PSYC 215 3 Humanities 3
PSYC Social/Developmental Psychology 3 Elective 3
PSCI 101 American Government 3 PSYC - any 3
THEO/PHIL 3 THEO/PHIL 3
Total 16 Total 15


Junior Year

FallCreditsSpringCredits
PSYC 342 3 SWK 340 Social Work Research 3
SWK 330 Generalist Practice I 3 SWK 333 Generalist Practice II 3
Creative Arts Gen Ed 3 THEO/PHILL 300-Level 3
SWK 310 Social Welfare & Policy 3 PSYC 1
SWK 320 HBSE I: Birth to Adolescence 3 SWK 360 Diversity 3
Total 15 Total 15


Senior Year

FallCreditsSpringCredits
SWK 400 Field Instruction I 3 SWK 336 Generalist Practice III 3
SWK 402: Field Seminar I 1 SWK 401 Field Instruction II 3
SWK 325 HBSE II: Adult to End of Life 3 SWK 403 Field Seminar II 3
PSYCH 300-level 3 PSYC 300-level 1
KIN Activity 1 Elective 3
Elective 3
Total 14 Total 13 


Total Credits: 120 

Requirements for a major in Psychology with an interdisciplinary minor in Peace and Justice Studies are in bold. Read the admissions requirements here.

BS or BA-MPH (3+2)

Earn your bachelor's and master's degree together in five years!

Completing two degrees together saves you time and tuition. We've mapped out the courses and course sequence below on how to make that possible.

Plan to Graduate - BS-MPH

Course sequence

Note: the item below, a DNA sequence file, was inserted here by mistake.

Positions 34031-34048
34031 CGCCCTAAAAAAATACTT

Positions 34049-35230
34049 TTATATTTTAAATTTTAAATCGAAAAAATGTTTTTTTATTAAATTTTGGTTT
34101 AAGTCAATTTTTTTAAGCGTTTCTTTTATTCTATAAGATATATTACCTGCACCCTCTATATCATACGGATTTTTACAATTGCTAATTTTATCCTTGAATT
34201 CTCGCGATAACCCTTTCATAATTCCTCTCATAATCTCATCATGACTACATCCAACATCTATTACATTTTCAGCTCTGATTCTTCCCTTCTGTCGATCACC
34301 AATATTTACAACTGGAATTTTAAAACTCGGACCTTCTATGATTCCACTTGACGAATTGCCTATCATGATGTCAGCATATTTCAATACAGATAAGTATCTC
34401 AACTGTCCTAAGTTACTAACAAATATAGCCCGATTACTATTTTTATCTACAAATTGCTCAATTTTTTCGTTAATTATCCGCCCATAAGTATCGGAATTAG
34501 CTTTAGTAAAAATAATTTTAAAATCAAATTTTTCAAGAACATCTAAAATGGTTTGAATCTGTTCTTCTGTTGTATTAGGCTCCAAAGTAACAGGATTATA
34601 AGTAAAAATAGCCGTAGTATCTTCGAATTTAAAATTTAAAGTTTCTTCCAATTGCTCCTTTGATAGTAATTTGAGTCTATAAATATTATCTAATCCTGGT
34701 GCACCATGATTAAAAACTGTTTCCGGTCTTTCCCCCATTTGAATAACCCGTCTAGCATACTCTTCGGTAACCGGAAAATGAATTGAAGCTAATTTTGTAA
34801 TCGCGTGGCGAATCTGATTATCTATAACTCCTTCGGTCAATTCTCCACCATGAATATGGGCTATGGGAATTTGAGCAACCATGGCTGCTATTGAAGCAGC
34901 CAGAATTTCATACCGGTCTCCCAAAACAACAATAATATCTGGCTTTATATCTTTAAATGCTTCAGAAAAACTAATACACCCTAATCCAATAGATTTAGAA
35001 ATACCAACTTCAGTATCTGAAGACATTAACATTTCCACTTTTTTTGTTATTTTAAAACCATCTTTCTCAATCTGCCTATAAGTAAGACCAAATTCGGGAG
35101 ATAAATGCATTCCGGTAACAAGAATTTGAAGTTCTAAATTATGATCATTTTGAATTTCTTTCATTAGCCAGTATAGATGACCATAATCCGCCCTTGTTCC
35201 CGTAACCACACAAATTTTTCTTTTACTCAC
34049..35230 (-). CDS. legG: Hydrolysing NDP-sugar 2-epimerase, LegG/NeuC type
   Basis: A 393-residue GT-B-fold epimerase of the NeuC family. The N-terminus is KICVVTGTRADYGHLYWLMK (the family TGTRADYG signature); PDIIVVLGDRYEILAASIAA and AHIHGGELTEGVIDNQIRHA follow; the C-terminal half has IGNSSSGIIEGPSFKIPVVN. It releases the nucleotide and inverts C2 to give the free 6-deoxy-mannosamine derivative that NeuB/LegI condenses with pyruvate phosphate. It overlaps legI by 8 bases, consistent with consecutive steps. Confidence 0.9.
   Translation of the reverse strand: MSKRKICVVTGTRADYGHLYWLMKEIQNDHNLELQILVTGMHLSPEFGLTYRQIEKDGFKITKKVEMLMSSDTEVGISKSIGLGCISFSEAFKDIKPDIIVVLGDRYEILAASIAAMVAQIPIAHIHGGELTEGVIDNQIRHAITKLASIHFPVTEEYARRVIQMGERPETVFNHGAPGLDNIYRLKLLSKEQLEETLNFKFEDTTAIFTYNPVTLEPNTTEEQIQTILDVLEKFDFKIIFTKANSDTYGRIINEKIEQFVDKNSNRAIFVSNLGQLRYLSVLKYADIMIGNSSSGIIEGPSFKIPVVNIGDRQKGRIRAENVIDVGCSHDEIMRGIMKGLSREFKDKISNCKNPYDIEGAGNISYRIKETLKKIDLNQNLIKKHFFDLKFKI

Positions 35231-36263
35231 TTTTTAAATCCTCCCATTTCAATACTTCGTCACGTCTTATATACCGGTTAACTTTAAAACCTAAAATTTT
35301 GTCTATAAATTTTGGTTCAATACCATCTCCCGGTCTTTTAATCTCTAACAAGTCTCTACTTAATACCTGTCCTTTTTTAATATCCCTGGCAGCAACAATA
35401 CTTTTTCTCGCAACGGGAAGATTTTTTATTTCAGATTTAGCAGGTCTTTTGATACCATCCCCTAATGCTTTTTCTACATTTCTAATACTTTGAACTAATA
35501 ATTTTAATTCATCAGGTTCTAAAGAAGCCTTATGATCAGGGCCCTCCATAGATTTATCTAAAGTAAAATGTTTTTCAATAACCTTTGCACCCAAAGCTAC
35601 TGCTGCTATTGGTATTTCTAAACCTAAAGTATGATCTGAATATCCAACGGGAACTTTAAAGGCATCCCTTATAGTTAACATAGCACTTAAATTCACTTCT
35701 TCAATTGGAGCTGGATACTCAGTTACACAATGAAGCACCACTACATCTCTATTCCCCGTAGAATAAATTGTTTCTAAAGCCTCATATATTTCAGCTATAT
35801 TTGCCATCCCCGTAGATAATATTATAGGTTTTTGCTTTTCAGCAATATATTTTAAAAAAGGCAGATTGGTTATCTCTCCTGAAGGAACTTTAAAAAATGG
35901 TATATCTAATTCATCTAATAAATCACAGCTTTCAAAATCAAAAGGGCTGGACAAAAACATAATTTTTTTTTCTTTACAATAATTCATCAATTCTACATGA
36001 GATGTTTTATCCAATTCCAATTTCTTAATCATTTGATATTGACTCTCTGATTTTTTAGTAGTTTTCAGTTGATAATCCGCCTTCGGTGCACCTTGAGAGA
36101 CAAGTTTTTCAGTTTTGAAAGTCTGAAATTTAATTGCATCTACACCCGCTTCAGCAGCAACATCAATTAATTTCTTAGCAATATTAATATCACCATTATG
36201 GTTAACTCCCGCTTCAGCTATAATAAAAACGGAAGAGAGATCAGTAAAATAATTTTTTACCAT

This is the suggested Plan to Graduate in four years with a Bachelor of Science degree in Psychology and a Master of Public Health. This plan assumes you haven't satisfied the foreign language requirement (three years of foreign language in high school).

Some courses have prerequisites. Check the online course catalog for details.

Year One

FallCreditsSpringCredits
KIN 149 1 STAT 213 3
MATH 171 3 Humanities 3
Foreign Language 101 3 Foreign Language 102 3
PSYCH 105 3 Catholic Intellectual Tradition 3
KIN Activity 1-2 Experiential Learning N/A
ENGL 101 3 Oral Communication 3
New Student Seminar 1
Total 15-16 Total 16


Year Two

FallCreditsSpringCredits
BIOL 101 or 199+Lab 4 Liberal Arts or PHYS 204 3-4
PSYC 215 3 PSYC 255 3
NSCI 105 or PHYS 203 4 WI Course 3
Liberal Arts 3 Elective or BIOL 200 3-4
Experiential Learning N/A THEO/PHIL 300-level 3
Catholic Intellectual Tradition 3 Experiential Learning N/A
Total 17 Total 15-17


Year Three

FallCreditsSpringCredits
PSYC 200-300 Level 3 WI-PSYC or PSYC 300-level 3
PSYC 300-level or WI-PSYC 3 PSYC 300-level 3
CHEM 103 OR 105 4 Any elective 3
Catholic Intellectual Tradition 3 Any elective or CHEM 106 3-4
Liberal Arts 3 Elective/Second Major/Minor 3
Experiential Learning N/A Experiential Learning N/A
Total 16 Total 15-16


Year Four

FallCreditsSpringCredits
WI-PSYC 404 4 PSYC 300-400 6
Elective - 300-level 3 Elective/Second Major/Minor 3
Major Field Test Experiential Learning N/A
Experiential Learning N/A MPH 525 (1st 8 weeks) 3
MPH 510 (1st 8 weeks) 3 MPH 530 (1st 8 weeks) 3
MPH 516 (1st 8 weeks) 1
MPH 520 (2nd 8weeks) 3
Total 14 Total 15


SUMMER
MPH 610 Evidence-based Practice, 3 credits
MPH 670 Global Health Systems, 3 credits